Dink murder suspect denies links to ‘witness’
İsmail Saymaz ISTANBUL/Radikal
Journalist Hrant Dink was killed on Jan 19, 2007, in central Istanbul.
Erhan Tuncel, a former police informant and suspect in the murder case of Armenian-Turkish journalist Hrant Dink, denied recent claims by an informant that they had planned the murder together.
An inmate, referred to as M.A., claiming to have information on Dink’s killers recently sent a letter to prosecutors.
“I don’t know M.A. I have never been to Ardeşen and Istanbul. That person is lying,” Tuncel told daily Radikal yesterday. Tuncel, released by the court in the Dink case, claims that his rights were violated and he will apply to the European Court of Human Rights.
The informant, who is allegedly serving a prison sentence in Turkey’s Tokat province in Central Anatolia, said in his letter that he and Tuncel were supposed to assassinate Dink and three intelligence officials would oversee them while they committed the crime.
“At that time, I was a gendarmerie informant. After the assassination, Tuncel and I would go to Artvin first and from there to Georgia and to Russia with the help of intelligence officials. All the data such as phone signals and crime scene evidence would be destroyed,” the informant allegedly said in the letter. The informant agreed to cooperate in the investigation provided the protection of his family was guaranteed by authorities.
Tuncel denied these claims, saying similar claims had been made before and all of them were revealed to be untrue. “This person is making up [lies]. Police and the prosecutor should have listened to officials who have neglected this issue rather than listening to these people,” said Tuncel.
The informant also claimed that he had information on other crimes such as the murder of Father Andrea Santoro in Trabzon. The informant claimed Tuncel told him that “we have buried Father Santoro,” during one of their conversations. In 2006 Father Andrea Santoro of the Catholic Church of Santa Maria in Trabzon was murdered. One year later, Dink, editor-in-chief of Armenian-Turkish newspaper Agos, was murdered in Istanbul on Jan. 19. The informant also said he and Tuncel had been planning to assassinate the priest at Hagia Yorgi located on Büyükada, the biggest island of the Princes’ Islands.
Tuncel, however, denied these claims too, saying “once again, I do not know this person [the informant]. I have no ties with the gendarmerie.”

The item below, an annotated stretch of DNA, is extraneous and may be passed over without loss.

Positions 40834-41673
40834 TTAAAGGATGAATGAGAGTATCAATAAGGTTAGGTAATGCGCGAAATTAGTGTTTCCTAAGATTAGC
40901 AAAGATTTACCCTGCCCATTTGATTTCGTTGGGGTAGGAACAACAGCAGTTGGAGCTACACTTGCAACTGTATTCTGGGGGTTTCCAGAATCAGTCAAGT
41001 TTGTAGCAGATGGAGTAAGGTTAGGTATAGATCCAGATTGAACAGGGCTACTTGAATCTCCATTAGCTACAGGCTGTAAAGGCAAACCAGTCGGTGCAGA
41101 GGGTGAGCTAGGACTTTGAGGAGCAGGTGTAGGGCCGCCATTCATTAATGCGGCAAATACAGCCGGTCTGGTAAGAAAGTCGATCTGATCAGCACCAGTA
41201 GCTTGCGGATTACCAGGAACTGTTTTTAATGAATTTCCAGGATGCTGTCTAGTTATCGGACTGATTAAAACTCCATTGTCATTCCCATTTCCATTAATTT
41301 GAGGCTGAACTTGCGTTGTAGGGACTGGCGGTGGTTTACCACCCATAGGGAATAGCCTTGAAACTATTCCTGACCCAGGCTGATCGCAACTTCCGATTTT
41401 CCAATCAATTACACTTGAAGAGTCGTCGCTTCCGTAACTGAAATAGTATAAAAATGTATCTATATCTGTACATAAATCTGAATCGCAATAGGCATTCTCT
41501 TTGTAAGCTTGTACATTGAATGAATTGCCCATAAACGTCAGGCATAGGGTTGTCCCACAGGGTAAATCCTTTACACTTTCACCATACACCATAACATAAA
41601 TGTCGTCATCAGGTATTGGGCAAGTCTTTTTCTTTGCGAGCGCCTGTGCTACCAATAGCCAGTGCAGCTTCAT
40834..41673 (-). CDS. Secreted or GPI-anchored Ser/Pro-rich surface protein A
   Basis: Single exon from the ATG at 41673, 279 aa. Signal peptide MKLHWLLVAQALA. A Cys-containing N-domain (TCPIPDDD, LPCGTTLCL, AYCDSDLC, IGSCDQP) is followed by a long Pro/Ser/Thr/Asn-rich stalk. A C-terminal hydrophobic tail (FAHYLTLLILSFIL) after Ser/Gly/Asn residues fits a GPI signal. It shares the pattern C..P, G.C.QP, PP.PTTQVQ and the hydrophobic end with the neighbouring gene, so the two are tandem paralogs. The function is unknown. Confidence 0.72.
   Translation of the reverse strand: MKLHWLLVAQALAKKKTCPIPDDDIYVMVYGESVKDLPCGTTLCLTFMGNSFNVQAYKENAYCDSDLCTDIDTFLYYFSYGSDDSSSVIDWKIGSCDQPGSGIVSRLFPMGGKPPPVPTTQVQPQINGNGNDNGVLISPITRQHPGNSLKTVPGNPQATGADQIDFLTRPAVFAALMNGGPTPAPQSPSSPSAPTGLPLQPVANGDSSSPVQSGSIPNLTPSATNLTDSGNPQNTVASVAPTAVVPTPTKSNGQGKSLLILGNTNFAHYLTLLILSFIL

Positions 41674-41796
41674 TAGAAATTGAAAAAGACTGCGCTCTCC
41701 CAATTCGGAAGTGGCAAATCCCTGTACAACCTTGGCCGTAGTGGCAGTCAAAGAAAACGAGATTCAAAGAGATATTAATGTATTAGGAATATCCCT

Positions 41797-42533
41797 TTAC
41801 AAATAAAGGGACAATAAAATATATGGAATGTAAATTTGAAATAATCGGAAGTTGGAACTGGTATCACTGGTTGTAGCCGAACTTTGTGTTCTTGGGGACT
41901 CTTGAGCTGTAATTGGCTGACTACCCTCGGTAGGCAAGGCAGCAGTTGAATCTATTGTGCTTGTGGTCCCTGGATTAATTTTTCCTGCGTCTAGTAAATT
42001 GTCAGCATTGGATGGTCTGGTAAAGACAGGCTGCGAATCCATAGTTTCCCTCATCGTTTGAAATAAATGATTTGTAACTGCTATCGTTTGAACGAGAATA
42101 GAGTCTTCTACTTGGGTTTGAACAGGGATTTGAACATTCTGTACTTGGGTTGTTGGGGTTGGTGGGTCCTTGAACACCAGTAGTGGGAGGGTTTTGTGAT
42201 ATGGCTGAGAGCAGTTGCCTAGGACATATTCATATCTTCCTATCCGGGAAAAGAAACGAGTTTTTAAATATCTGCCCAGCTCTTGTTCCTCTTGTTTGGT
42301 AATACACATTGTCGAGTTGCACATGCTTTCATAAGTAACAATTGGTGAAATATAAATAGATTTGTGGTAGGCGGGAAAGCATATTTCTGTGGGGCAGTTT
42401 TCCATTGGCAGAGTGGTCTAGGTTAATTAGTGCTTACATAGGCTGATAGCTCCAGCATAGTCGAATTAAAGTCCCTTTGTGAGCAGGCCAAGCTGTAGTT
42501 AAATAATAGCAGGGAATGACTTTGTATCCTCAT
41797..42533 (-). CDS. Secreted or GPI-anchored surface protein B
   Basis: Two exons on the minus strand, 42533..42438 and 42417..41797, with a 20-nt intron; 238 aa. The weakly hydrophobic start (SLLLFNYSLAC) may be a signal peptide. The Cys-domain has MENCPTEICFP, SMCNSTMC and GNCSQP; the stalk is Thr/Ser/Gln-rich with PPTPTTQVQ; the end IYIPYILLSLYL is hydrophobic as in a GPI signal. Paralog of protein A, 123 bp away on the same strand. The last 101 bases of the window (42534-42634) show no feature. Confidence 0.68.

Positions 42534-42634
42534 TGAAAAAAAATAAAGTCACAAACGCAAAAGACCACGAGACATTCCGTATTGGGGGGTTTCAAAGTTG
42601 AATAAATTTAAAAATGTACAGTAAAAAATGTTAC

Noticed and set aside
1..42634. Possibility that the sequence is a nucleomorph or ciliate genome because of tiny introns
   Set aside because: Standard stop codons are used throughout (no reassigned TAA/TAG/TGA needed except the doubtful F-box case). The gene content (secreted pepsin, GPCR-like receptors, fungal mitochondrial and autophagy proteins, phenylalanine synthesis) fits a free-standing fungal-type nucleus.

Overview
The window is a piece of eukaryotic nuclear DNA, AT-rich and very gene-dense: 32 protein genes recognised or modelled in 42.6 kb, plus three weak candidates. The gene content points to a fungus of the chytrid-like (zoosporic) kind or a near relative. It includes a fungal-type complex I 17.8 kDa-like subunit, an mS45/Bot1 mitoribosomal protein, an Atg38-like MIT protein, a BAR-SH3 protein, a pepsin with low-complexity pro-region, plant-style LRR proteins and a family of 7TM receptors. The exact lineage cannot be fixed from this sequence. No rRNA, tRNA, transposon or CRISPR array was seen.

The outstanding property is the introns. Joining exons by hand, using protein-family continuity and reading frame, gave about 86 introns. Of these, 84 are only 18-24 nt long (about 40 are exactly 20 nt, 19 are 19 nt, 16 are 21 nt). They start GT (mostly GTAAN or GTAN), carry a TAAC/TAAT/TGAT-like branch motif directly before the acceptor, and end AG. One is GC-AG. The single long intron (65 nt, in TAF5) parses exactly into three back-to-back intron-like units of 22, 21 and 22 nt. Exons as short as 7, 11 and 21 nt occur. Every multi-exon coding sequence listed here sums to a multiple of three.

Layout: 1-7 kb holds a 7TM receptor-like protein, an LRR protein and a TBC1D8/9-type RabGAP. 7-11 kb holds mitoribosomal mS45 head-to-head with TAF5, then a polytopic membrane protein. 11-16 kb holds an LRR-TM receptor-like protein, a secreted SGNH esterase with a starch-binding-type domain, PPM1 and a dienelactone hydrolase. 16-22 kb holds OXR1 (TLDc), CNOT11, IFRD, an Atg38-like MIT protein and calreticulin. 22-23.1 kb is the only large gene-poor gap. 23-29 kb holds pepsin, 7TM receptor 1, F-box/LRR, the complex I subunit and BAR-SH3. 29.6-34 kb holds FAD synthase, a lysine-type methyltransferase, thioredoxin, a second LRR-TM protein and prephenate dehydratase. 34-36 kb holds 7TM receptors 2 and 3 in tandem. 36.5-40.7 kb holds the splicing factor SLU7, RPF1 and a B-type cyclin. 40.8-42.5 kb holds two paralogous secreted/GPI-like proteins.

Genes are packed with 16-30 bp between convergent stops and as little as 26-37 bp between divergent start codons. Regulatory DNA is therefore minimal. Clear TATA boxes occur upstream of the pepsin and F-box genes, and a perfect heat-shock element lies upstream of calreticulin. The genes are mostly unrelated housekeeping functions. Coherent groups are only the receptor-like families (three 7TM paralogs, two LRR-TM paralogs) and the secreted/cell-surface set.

“There is a structure which goes to the [National Intelligence Organization] MİT, Istanbul Police Department and Trabzon Gendarmerie. There is a chain of negligence, such as evident destroyed… But I was not involved in [such a] structure,” Tuncel said.
“The prosecutor claims that the Ergenekon [coup plot] cell in Trabzon has committed the murder [of Dink] and says evidence of that was removed because the phone records have been deleted. But prosecutors can demand these records from TİB [the Telecommunications Directorate]. I don’t think they are sincere.”
Tuncel cited the negligence of the Trabzon Police Department as avoiding his 17 reports on the issue and not protecting Dink even though he had told them that Dink would be murdered. He said a group, despite being technically pursued by the police, committed the crime.
Tuncel believes that the Trabzon Police Department and Gendarmerie, Istanbul Police Department and intelligence department should be prosecuted if they hide or tamper with evidence. There is no convicted official in this case, he added.
Meanwhile, Dink’s family lawyers have asked the Ankara Prosecutor’s Office to demand information from an investigation in the military’s top-secret archives in Ankara, dubbed the “cosmic room,” about Dink’s murder.
Cem Halavurt, one of the lawyers of the Dink family, told the Hürriyet Daily News yesterday that after learning from media reports that files examined by the Mobilization Investigation Board, called the “cosmic room,” related to an assassination attempt of Deputy Prime Minister Bülent Arınç matched up with the report sent by the National Intelligence Organization (MİT) to Parliament on the issue.
“In the latest trial, we demanded the court ask the Mobilization Investigation Board to provide documents about the murder of Hrant Dink,” said Halavurt.